A Rate-Dependent, Elasto-Plastic Cohesive Zone Mixed-Mode Model for Crash Analysis of Adhesively Bonded Joints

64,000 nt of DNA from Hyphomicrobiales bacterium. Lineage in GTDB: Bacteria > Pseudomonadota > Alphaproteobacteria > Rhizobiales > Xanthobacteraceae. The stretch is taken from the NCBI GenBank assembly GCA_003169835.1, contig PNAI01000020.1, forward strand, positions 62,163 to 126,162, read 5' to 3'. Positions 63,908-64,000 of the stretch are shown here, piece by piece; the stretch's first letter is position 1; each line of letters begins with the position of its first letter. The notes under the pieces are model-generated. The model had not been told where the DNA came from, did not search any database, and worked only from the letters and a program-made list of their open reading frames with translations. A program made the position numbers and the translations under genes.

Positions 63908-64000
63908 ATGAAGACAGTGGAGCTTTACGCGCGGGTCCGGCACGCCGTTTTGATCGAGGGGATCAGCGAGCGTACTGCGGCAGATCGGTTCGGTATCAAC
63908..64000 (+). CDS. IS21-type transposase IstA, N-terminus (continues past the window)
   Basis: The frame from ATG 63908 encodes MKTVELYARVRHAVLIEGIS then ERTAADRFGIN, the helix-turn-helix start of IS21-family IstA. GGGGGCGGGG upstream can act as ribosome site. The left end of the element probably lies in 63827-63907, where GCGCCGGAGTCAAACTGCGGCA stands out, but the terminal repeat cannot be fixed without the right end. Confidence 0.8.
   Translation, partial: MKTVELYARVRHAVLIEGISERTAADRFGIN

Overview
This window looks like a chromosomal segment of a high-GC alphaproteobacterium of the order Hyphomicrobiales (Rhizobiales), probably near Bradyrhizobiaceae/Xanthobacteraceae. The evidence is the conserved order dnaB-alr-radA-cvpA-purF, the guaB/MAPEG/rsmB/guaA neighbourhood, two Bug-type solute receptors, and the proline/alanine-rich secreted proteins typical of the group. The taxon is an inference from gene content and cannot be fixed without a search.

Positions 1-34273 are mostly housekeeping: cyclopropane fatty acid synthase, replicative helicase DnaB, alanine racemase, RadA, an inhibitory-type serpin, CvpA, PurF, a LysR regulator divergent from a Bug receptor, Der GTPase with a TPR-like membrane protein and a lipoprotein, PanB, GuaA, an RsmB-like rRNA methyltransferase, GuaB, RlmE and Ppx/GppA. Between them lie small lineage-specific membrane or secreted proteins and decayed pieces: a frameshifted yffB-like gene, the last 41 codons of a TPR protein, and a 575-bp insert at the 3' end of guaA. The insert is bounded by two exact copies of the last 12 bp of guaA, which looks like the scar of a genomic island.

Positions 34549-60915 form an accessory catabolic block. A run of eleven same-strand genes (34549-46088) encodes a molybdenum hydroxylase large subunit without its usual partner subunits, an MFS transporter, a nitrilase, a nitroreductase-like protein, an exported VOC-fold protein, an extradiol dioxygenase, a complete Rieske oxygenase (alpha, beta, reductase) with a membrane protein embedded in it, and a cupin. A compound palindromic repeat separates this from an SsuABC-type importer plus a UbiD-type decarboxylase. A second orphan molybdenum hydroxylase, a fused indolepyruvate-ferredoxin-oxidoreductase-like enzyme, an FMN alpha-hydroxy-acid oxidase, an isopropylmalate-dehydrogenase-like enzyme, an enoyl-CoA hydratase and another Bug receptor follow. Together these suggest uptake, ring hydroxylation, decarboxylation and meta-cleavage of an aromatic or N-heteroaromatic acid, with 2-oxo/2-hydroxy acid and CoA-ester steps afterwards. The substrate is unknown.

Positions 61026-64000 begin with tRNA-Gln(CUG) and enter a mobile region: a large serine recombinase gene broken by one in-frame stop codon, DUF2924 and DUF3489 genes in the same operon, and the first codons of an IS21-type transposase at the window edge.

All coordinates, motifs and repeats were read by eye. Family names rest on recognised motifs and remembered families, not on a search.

Presently, there are various cohesive zone models implemented in LS-DYNA. The simplest one consists of a bi-linear traction separation-law in both modes I and II. Further models allow more complicated shapes of the traction-separation law, such as the material model of Tvergaard and Hutchinson or the General Cohesive Zone Model. However, none of these implemented models consider rate-dependency or effects of plasticity. Crash-optimized structural adhesives used in automotive structures, as for example Henkel Terokal 5077, often show a rate-dependent elastic-plastic material behaviour. An extended mixed-mode co- hesive zone model is proposed in this paper. The model considers the effects of rate-dependency and plasticity, and therefore is able to predict the failure of adhesively bonded joints more precisely than the common models. The material parameters describing the rate-dependency of yield strengths or critical energy release rates can be identified directly by (fracture) mechanical tests. The new model is validated by simulations of single lap-shear, T-peel, End-Loaded Shear Joint (ELSJ) and Tapered Double Cantilever Beam (TDCB) tests. A comparison of numerical and experimental results shows the benefits and the limitations of the new model, which will be available from one of the next versions of LS-DYNA. Its official name will be MAT COHESIVE MIXED MODE ELASTOPLASTIC RATEDEPENDENT, or in short MAT 240. The tests were proceeded at velocities ranging over several orders of magnitude. The results, which depend strongly on the test velocity, are predicted well by the new model. Further advantages are seen, when simulating a specimen unloading during a TDCB test. The irreversible displacement after unloading, which is caused by the adhesive’s plasticity, is obtained also in simulations when using the new model. Finally, a side-impact test on a floor pan is simulated, using the new model to predict the failure of adhesive bond lines connecting a cross beam to the structure. The crash tests were performed by Adam Opel GmbH. First simulations of such impact tests, using MAT 138 to model the adhesive layer, were already presented at the recent German LS-DYNA-Forum in Bamberg. The new results obtained with the elastic-plastic, rate-dependent MAT 240 show a good agreement with the experimentally observed behaviour. Thus, the model has been successfully employed in the crash simulation of a large, bonded vehicle structure.

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